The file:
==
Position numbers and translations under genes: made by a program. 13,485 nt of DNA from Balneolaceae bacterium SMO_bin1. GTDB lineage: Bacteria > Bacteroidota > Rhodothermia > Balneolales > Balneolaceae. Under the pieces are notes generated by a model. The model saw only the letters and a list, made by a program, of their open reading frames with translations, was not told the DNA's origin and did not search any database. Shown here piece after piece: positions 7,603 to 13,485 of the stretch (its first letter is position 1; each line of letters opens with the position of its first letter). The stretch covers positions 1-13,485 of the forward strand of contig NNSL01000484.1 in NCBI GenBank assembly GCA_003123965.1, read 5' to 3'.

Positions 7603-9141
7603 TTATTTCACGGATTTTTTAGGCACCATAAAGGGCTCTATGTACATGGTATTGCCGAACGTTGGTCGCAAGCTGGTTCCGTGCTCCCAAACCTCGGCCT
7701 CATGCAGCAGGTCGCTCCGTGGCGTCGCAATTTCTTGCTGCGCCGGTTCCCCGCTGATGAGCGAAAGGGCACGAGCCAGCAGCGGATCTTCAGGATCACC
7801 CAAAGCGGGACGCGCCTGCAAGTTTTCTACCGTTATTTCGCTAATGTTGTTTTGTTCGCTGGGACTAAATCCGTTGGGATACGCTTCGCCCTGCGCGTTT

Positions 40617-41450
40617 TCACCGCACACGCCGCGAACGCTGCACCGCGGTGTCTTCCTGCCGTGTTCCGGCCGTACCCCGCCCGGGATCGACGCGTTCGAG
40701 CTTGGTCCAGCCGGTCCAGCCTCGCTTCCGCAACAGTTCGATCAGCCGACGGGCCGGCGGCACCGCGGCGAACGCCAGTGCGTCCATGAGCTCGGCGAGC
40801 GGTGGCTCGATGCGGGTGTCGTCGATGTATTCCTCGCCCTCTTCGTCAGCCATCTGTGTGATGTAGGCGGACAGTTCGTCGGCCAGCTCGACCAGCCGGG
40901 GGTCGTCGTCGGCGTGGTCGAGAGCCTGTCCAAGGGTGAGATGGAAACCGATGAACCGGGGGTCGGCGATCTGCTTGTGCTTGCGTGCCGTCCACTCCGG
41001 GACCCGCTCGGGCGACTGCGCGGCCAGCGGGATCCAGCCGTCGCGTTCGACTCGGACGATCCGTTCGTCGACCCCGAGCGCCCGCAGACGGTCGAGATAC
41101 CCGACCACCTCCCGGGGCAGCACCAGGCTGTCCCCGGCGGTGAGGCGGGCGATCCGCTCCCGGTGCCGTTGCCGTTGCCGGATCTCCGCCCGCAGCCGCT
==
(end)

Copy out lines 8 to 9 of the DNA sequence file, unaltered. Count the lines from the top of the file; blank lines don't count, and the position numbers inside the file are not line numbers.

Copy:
40701 CTTGGTCCAGCCGGTCCAGCCTCGCTTCCGCAACAGTTCGATCAGCCGACGGGCCGGCGGCACCGCGGCGAACGCCAGTGCGTCCATGAGCTCGGCGAGC
40801 GGTGGCTCGATGCGGGTGTCGTCGATGTATTCCTCGCCCTCTTCGTCAGCCATCTGTGTGATGTAGGCGGACAGTTCGTCGGCCAGCTCGACCAGCCGGG